- In 2018 and 2019, more than 60,000 farmers in Ghana, Côte d’Ivoire and Indonesia participated in Village Savings and Loan Associations (VSLAs), which, through access to financial services, enable cocoa farmers to become more climate-resilient.
The confectionery giant also pledges to “protect the future of cocoa farming and continues to pilot innovative projects”, including:
- Pioneering financial incentives designed to encourage climate friendly farming – Payment for Environmental Services – have been a success in Côte d’Ivoire and will be scaled up in 2020. These financial incentives are offered to cocoa farmers in return for planting non-cocoa trees on farms, and for protecting and renewing forest areas.
- Targeted Good Agricultural Practices (GAPs) pilots in Ghana, where farm practices are tailored per farm to increase cocoa productivity, are ready to be scaled up.
- Cocoa Life’s agroforestry pilots successfully provided a better understanding of how to make farms more resilient to the impacts of climate change.
- In 2019, Cocoa Life launched the first-ever tree registration app for farmers in Ghana to register their trees via smartphone, empowering farmers through tree ownership so they benefit from revenue generated through yields.and compensation should the tree be destroyed by timber merchants.
- Cocoa Life tested a deforestation risk assessment project in Côte d’Ivoire reaching 125,924 ha of forests covered in the assessment by 2019. In the next couple of years, the program will roll out this approach in other countries and continue to advocate for a more standardised approach within industry to see enhanced progress.
Lumina’s own report suggests addressing the indirect supply by either scaling up direct volumes under a company program or establishing pre-competitive public-private regional service centres to reach farmers operating outside of cooperatives. The report explores estimated costs and functions of such centres and the prospects for blockchain technology.
Nieburg said: “Mondelēz is not alone in this – and at least it has a target to scale up to 100%, which some others don’t. Mondelēz has also pioneered Payments For Environmental Services, which could incentivise farmers to implement agroforestry and reforest.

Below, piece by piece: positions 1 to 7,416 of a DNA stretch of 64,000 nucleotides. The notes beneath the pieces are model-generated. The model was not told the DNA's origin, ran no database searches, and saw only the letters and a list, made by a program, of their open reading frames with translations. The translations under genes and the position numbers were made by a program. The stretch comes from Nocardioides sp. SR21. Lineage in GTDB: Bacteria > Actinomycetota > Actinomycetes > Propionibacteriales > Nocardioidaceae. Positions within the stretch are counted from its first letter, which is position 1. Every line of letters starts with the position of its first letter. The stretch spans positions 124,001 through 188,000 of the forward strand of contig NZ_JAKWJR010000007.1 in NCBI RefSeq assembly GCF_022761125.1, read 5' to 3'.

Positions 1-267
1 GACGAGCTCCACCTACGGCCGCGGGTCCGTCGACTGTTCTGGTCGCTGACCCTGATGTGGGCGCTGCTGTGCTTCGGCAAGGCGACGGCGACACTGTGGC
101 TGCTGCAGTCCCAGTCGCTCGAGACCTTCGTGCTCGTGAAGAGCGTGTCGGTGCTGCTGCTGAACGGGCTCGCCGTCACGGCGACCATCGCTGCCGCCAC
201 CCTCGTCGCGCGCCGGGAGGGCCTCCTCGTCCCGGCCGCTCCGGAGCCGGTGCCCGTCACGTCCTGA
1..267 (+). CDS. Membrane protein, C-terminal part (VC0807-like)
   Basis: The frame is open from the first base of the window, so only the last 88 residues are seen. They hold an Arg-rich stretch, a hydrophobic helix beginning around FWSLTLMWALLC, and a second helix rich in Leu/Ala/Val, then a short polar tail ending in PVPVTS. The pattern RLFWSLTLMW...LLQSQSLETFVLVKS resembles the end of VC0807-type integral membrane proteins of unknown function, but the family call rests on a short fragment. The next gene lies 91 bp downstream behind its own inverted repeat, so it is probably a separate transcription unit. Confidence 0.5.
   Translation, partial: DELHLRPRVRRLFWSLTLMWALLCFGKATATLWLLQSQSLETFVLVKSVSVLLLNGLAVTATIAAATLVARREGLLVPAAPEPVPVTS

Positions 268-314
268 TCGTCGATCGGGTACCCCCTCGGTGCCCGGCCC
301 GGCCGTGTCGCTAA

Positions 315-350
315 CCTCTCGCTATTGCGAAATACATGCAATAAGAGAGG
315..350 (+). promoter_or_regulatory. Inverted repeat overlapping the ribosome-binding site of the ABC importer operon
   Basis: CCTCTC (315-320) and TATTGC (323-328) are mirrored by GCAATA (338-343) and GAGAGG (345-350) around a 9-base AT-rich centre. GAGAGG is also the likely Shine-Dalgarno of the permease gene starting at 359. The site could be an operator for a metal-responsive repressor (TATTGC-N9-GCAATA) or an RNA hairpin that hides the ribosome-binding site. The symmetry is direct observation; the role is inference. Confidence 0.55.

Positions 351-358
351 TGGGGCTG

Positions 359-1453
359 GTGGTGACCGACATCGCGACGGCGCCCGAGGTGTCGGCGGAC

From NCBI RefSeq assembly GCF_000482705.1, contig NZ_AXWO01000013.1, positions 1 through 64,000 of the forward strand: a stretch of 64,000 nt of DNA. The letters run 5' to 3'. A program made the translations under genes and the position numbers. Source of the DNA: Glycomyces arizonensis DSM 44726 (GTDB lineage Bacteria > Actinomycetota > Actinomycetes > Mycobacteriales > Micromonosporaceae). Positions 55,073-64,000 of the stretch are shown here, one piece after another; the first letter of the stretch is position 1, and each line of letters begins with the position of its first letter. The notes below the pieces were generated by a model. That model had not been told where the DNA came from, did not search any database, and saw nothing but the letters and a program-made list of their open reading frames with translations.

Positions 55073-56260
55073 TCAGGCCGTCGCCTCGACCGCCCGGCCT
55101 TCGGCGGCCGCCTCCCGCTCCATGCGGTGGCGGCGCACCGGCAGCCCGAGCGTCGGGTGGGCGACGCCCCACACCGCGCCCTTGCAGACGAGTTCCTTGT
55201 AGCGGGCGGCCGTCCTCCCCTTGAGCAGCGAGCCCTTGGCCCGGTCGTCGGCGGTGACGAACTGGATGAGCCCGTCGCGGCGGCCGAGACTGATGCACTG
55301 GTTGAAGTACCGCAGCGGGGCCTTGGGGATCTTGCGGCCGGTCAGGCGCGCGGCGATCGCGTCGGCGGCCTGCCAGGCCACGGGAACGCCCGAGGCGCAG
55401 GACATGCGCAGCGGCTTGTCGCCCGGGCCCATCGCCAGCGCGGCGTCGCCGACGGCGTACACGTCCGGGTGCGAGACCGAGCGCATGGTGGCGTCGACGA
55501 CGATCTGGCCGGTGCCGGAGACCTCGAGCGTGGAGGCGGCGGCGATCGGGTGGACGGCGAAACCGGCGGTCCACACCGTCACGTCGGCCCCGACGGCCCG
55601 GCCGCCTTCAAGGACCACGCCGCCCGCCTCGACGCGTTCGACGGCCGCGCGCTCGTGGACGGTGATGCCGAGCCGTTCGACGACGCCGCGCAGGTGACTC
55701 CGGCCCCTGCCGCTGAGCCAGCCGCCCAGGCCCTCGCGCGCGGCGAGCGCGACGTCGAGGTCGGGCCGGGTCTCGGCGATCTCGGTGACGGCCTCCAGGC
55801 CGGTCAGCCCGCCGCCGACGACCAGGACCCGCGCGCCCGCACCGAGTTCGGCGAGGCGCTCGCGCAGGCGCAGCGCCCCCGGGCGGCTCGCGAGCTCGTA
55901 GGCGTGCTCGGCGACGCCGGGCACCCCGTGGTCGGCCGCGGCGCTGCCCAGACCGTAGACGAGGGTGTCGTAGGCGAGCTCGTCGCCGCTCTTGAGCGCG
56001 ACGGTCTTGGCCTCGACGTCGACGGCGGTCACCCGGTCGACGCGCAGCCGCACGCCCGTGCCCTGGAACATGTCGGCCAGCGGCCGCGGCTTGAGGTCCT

He added: “Although not a component of CFI, companies could voluntarily publish the daily net income of farmers in their programmes in Côte d’Ivoire and Ghana in US dollars (divided by number of household members) to prove CFI measures are having an impact. Increased incomes may reduce pressure on forests.”
Jonas Mva Mva, director of Cocoa Programs at IDH The Sustainable Trade Initiative, said: “Mondelēz International’s Cocoa Life program is to be congratulated for trying new, innovative approaches that are enabling farmers to produce more cocoa on less land in an effort to drive out deforestation and tackle climate change.”
- Last month Lumina Intelligence Sustainability published a report detailing how far the chocolate and cocoa industry is going to halt deforestation by 2020 and to restore degraded land and soil by 2030 under United Nations Sustainable Development Goal 15: Life on Land. The report explores the strengths and pitfalls of the Cocoa & Forests Initiative (CFI) amid warnings of a climate emergency and an incoming living income differential (LID) in the top two cocoa-producing nations.
* This article was amended 15:40, 26/3/2020 from "According to Nieburg, Mondelēz has a target to source 100% of its cocoa from Cocoa Life by 2025, but it was still buying 57% of volumes outside of the sustainability programme in 2018." To represent the up-to-date information provided by Mondelēz International.